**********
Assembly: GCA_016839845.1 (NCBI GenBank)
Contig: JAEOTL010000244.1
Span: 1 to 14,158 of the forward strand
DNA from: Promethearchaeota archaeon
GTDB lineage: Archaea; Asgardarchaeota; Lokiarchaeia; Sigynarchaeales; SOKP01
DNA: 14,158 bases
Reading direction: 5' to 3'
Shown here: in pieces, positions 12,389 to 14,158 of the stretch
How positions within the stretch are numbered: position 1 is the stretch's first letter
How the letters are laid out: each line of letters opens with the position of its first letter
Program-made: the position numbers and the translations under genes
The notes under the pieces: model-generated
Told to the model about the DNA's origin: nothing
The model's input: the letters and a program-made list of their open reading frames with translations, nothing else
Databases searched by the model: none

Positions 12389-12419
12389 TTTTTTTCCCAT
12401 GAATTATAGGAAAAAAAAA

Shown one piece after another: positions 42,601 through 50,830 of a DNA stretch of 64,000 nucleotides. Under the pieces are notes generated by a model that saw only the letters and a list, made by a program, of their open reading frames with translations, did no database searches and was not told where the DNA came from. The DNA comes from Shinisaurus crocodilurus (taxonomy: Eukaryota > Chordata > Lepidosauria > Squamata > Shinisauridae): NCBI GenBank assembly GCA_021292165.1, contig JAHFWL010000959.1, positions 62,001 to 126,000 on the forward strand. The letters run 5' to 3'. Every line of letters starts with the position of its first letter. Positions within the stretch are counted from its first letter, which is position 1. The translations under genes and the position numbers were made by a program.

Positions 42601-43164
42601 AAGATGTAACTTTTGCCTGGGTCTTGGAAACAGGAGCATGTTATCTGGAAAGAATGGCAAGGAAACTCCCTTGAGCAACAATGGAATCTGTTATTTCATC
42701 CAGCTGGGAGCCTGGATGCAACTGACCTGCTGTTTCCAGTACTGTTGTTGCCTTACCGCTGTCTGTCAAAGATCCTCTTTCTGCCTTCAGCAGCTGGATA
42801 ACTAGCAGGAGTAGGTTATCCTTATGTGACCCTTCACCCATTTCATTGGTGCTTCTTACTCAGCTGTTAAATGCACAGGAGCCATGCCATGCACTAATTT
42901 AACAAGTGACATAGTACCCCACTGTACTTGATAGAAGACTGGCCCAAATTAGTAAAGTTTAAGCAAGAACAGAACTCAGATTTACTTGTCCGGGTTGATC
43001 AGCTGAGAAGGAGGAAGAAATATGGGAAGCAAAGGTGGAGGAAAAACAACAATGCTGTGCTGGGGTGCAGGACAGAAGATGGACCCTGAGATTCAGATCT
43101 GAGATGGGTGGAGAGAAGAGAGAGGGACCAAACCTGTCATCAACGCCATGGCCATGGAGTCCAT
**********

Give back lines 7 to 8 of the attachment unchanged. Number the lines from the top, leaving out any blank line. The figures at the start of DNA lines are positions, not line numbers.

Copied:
Reading direction: 5' to 3'
Shown here: in pieces, positions 12,389 to 14,158 of the stretch